The requirements for sizes, locations, etc., are set forth in Section R310 of the 2015 IRC. It is important to note that the required opening size of 24 inches high, 20 inches wide and 5.0 or 5.7 square feet in area must be met by “normal” operation of the window, door or skylight without the use of keys, tools or special knowledge, and without the removal of a second sash from the opening.

Typically, the EERO requirements are met with operable windows or doors. Operable skylights and roof windows are also permitted to be used as EEROs if they meet the size requirements and the bottom of the opening is within 44 inches off the floor below.

Minimum Window Sill Heights

The 2015 IRC requires the bottom of openings created by operable windows to be a minimum height of 24 inches above the adjacent interior floor when they are more than 6 feet above the grade outside the window.

An exception is given, however, for windows that do not open more than 4 inches or that are equipped with window guards or window opening control devices that comply with ASTM F2090- 10. The WOCD must limit the initial opening of the window to no more than 4 inches, but must also be releasable with no more than 15 pounds of force to open more fully. The intent of this later provision is to permit windows that are equipped with WOCDs to also be used to meet the EERO requirements of the 2015 IRC.

Means of Egress Doors in the IRC

Section R311.3.1 of the 2015 IRC restricts the threshold height of the required exit door in residences to 1 1/2 inches from the top of the threshold to the floor or landing on each side of the door. The rise from the floor or landing to the top of the threshold at other exterior doors within the IRC is limited to 7 3/4 inches (which is the riser height permitted for stairs).

Section R311.2 of the 2015 IRC also specifies that:

  • The width of the clear opening provided by the required egress door is to be at least 32 inches when measured from the face of the door to the door stop at the jamb of the opening, and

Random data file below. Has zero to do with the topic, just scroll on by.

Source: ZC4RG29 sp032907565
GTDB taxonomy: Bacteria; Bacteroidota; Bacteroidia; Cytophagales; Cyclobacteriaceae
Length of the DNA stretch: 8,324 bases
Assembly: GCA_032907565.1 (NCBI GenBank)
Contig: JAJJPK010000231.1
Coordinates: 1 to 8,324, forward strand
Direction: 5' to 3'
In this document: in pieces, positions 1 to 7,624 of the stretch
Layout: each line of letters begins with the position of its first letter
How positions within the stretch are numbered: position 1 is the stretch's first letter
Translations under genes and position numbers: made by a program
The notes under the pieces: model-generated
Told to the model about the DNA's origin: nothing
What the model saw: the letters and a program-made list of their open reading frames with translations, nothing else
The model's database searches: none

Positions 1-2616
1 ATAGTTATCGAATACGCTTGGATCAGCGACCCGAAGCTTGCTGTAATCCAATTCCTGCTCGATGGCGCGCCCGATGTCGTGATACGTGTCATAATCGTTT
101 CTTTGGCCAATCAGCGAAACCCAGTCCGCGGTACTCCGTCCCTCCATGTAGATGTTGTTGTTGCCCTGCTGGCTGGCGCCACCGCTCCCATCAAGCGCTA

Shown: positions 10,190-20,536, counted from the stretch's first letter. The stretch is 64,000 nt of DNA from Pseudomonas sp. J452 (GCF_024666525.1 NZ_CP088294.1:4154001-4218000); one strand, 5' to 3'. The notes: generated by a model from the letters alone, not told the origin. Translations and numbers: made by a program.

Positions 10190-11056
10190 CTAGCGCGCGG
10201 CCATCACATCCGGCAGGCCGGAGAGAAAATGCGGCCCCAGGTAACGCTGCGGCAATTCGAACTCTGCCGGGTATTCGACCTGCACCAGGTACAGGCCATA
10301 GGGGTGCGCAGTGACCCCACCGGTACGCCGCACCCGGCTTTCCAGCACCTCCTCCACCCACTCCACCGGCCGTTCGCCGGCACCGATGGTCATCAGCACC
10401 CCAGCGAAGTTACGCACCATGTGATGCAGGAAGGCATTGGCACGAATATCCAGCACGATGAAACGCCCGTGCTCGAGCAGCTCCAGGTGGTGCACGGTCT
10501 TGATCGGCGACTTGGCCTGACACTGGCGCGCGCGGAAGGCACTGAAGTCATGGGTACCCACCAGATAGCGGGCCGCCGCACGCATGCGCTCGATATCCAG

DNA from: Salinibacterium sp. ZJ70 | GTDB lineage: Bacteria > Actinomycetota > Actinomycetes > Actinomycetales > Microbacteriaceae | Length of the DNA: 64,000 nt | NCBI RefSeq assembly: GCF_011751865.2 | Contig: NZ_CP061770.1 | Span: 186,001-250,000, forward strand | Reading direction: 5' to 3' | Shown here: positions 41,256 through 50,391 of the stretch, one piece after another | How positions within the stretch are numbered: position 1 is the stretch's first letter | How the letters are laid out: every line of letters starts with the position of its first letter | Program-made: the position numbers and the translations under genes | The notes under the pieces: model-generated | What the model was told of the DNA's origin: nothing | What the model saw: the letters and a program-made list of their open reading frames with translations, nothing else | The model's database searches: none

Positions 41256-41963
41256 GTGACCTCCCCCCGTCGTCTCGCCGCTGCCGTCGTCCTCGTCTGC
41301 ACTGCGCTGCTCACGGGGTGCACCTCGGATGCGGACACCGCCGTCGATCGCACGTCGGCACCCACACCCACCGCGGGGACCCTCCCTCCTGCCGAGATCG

• The height of the clear opening provided is to be a minimum of 78 inches when measured from the door stop at the head of the opening to the top of the threshold.

Window Installation

Section R609.1 of the 2015 IRC requires that windows and doors be installed in accordance with the fenestration manufacturers’ installation instructions and flashed in accordance with Section R703.4.

Section R703.4 of the 2015 IRC gives more specific provisions for the installation of flashing around the window. It requires that flashing be installed in shingle-fashion in such a manner as to prevent entry of water into the wall cavity or penetration of water to the building structural framing components. It also requires that the flashing extend to the surface of the exterior wall finish or to the water-resistive barrier for subsequent drainage.

The 2015 IRC also references some AAMA standards for flashing. Section R703.4 of the 2015 IRC requires selfadhered membranes used as flashing to comply with AAMA 711-13 and fluid-applied flashing to comply with AAMA 714-12. Item 1 of Section R703.4 requires mechanically applied flashing to comply with AAMA 712-11.

Recent Changes

There are several significant changes between the 2012 and 2015 editions of the IRC and IECC that relate to fenestration products. Cumulatively these changes include: